Oops.

For his part, Larry Bucshon, a Republican from Indiana, didn't even try to sound scientific.  "I don't believe it," he bluntly stated, referring to both global warming, and studies by climatologists claiming to prove global warming is taking place.

And why doesn't Representative Bucshon believe what scientists are saying about global warming?  Because climate science is their profession, and Bucshon believes they're simply producing studies to keep themselves employed as climatologists.

Of course, Bucshon hopes nobody notices that, as a politician, he's pulling the same alleged stunt, acting in the greedy interests of his campaign funders so he can remain a Federal employee on Capitol Hill.  Regardless of how logical a scientific theory may or may not be.

Bucshon said he bases his information about the fallacy of climate change not from scholarly science periodicals, but from anecdotal chatter and gossip on the subject.  Wow, that sure gives me a lot of confidence in the methodologies of our elected officials!  It's like Bucshon gets his version of reality not from a vetted website article, but from the anonymous reader feedback comments that follow it.

For what it's worth, I'm not convinced that global warming is a reality, or that it's the type of reality global warming's most vocal alarmists are trying to excite the general public into believing it is.  Yet I'm embarrassed by Stockman and Bucshon.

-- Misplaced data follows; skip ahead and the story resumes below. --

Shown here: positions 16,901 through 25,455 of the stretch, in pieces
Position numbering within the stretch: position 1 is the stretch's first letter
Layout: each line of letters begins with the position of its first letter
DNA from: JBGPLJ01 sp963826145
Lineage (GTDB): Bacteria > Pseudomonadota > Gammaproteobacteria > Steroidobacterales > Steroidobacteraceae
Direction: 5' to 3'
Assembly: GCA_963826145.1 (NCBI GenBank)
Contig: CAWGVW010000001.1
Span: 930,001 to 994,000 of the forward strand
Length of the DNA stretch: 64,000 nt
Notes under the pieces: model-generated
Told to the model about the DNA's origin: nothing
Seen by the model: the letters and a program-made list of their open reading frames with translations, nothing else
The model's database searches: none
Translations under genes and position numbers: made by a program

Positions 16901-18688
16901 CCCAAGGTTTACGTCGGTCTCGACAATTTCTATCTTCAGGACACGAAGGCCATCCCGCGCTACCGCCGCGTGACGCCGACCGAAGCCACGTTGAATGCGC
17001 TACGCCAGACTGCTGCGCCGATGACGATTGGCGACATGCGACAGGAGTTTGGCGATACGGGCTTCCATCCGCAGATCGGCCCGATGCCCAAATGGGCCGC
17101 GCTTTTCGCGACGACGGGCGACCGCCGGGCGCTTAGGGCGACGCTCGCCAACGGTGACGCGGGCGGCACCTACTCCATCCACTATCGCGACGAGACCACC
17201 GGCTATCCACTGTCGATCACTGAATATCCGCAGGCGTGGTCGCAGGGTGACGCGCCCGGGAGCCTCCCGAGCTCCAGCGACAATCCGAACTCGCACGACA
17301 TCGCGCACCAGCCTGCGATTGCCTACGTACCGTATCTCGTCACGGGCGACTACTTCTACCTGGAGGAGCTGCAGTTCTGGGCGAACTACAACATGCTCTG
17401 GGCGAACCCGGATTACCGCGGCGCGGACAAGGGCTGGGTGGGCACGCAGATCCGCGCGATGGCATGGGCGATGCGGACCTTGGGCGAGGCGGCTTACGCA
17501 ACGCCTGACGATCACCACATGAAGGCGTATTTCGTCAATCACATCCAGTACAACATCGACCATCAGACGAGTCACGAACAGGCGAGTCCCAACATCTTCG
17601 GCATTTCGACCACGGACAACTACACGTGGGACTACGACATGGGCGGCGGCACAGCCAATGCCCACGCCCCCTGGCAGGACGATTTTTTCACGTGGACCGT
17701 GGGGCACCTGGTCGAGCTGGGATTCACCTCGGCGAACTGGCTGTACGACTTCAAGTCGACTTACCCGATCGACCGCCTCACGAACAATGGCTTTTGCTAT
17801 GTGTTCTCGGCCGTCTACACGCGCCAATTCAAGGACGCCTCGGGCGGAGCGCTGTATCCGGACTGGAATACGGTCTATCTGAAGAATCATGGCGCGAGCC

No wonder there's no link to this hearing's video on the committee's website!

And then Republicans wonder why they can't sell their other messages to the American electorate.

Gay marriage, for example?  Many Republicans believe gay marriage is immoral.  Yet traditional marriage advocates get easily frustrated when nearly half of all Americans say they don't believe gay marriage should be forbidden.

"I don't believe it."  Simple as that, right?

Why do Republicans get upset when people believe gay marriage is okay?  One of the reasons likely has to do with Republican politicians like Bucshon pulling their own beliefs out of thin air - or their campaign contributors' wallets.

Now, granted, any politician is Constitutionally guaranteed the right to not believe something, and to not act on something which they oppose.  But with climate change, we're talking about an emerging science that may not be proven, but is at least plausible.  After all, scientists tell us we had an Ice Age, and our planet has warmed up considerably since then, right?  What's to say that warming isn't kicking into gear again?  And being facilitated this time by all of the chemicals we've pumped into the atmosphere?

"I don't believe it."  Okay, so House Republicans like Bucshon say they don't believe global warming science.  Upon what other credible, scientific evidence do they then refute global warming science?  Simply not reading what scientists claim to be evidence for global warming isn't a logical refutation of the alleged science, is it?

"I don't believe it."

Meanwhile, if that's all one side thinks the other side need to hear, should it suddenly sound idiotic when said by the opposition?